One advantage of the Yamaha over the Honda, aside from price and the remote start, is the relatively lightweight construction, thanks to the plastic components versus the steel. However, once you factor in the smaller wheels, the fact there are four wheels that don’t swivel, and no robust steering handles, and the weight saving doesn’t really matter. This generator is still a 200 lb machine that’s hard to move anywhere but in a straight line on a smooth surface. Also, all the plastic makes it less environmentally sound to start with and harder to recycle at the end of its life.
The Yamaha’s twin bar body does make it easier to lift, however, but you’ll need a friend to help. And, to steer it around corners, you’ll have to lift two of the wheels off the ground using the handle, which can be a bit awkward. The Honda’s larger, more robust wheels, make it a heck of a lot better suited to more rugged terrain, so if you’ll be using your generator in the great outdoors, rather than in the back yard, go for the Honda.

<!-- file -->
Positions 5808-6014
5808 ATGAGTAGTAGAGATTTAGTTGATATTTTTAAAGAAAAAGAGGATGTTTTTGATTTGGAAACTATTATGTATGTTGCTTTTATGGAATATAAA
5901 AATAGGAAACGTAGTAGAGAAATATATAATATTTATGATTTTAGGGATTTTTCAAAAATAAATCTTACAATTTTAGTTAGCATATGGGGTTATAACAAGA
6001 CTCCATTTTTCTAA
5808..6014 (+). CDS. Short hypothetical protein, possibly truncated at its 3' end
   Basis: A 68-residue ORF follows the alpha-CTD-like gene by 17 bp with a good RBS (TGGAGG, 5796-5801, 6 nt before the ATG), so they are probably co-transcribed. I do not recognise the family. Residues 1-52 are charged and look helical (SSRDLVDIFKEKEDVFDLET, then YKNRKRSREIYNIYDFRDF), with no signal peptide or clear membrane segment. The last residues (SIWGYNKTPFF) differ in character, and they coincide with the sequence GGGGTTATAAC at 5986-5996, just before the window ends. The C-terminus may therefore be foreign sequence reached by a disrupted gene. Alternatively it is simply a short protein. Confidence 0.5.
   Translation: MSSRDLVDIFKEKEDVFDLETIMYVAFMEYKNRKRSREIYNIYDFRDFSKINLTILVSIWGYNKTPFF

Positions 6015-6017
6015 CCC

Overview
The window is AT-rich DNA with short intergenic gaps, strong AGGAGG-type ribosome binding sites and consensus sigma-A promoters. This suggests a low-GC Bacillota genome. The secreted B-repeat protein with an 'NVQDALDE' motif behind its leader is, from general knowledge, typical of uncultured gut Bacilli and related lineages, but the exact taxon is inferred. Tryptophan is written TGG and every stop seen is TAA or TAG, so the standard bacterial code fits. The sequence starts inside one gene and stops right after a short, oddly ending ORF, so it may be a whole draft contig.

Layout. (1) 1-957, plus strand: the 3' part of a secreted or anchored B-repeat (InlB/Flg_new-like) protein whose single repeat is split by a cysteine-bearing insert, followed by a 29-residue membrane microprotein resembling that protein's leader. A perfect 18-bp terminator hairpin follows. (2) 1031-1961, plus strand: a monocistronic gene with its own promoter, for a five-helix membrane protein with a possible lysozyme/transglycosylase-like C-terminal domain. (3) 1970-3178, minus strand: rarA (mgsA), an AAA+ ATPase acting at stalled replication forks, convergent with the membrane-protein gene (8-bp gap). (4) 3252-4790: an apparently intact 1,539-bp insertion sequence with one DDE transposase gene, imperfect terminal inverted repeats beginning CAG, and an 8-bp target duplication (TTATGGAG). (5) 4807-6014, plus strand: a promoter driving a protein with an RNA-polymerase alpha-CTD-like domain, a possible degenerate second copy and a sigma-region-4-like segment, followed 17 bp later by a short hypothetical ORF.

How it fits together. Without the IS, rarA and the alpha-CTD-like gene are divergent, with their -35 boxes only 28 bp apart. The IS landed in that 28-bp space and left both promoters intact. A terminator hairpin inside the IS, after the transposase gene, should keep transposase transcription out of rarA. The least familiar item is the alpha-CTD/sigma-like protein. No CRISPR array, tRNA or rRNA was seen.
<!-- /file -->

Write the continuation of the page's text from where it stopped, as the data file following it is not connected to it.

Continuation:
As for fuel consumption and energy efficiency, the Yamaha EF63000iSDE gives you about 4 kWh per gallon, which is great. It’s a lot less than the Honda’s 4.9 kWh per gallon, though, so if you run your generator quite a bit, you’ll quickly make up that $600 price differential in gas consumption.
All in all, the Yamaha EF63000iSDE is a good-looking, refined portable generator that is quiet, high-performing, and beloved by many. It’s a little cheaper than the Honda, but I’d highly recommend stretching your budget or looking out for a great deal on the Honda EU7000iS if you can.
Generac 7162 8000 Watt Electronic Fuel Injection Portable Generator-EPA/CARB, Orange, Gray, Black
Power: 8,000 W
Full load power time: 10-18 hrs (or 9.5 hours run time at ½ load)
Weight: 244 lbs.